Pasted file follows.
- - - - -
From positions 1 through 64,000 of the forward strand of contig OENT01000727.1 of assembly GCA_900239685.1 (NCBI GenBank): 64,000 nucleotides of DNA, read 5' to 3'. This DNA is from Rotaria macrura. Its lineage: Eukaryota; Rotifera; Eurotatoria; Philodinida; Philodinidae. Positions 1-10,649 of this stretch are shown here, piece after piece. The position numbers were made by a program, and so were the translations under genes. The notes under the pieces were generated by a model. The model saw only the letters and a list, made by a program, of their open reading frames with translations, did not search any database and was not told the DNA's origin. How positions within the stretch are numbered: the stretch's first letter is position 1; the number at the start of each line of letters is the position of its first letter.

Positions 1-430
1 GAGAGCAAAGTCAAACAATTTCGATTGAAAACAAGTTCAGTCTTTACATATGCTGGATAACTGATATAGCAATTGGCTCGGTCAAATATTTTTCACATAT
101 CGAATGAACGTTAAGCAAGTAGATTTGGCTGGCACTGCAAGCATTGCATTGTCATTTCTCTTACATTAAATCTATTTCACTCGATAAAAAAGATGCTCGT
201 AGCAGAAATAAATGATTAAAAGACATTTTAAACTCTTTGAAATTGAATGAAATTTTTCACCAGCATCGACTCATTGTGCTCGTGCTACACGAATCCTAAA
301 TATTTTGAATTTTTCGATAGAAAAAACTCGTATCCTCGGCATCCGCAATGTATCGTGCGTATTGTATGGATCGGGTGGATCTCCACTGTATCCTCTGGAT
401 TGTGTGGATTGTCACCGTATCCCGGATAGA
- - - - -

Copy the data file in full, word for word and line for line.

From positions 1 through 64,000 of the forward strand of contig OENT01000727.1 of assembly GCA_900239685.1 (NCBI GenBank): 64,000 nucleotides of DNA, read 5' to 3'. This DNA is from Rotaria macrura. Its lineage: Eukaryota; Rotifera; Eurotatoria; Philodinida; Philodinidae. Positions 1-10,649 of this stretch are shown here, piece after piece. The position numbers were made by a program, and so were the translations under genes. The notes under the pieces were generated by a model. The model saw only the letters and a list, made by a program, of their open reading frames with translations, did not search any database and was not told the DNA's origin. How positions within the stretch are numbered: the stretch's first letter is position 1; the number at the start of each line of letters is the position of its first letter.

Positions 1-430
1 GAGAGCAAAGTCAAACAATTTCGATTGAAAACAAGTTCAGTCTTTACATATGCTGGATAACTGATATAGCAATTGGCTCGGTCAAATATTTTTCACATAT
101 CGAATGAACGTTAAGCAAGTAGATTTGGCTGGCACTGCAAGCATTGCATTGTCATTTCTCTTACATTAAATCTATTTCACTCGATAAAAAAGATGCTCGT
201 AGCAGAAATAAATGATTAAAAGACATTTTAAACTCTTTGAAATTGAATGAAATTTTTCACCAGCATCGACTCATTGTGCTCGTGCTACACGAATCCTAAA
301 TATTTTGAATTTTTCGATAGAAAAAACTCGTATCCTCGGCATCCGCAATGTATCGTGCGTATTGTATGGATCGGGTGGATCTCCACTGTATCCTCTGGAT
401 TGTGTGGATTGTCACCGTATCCCGGATAGA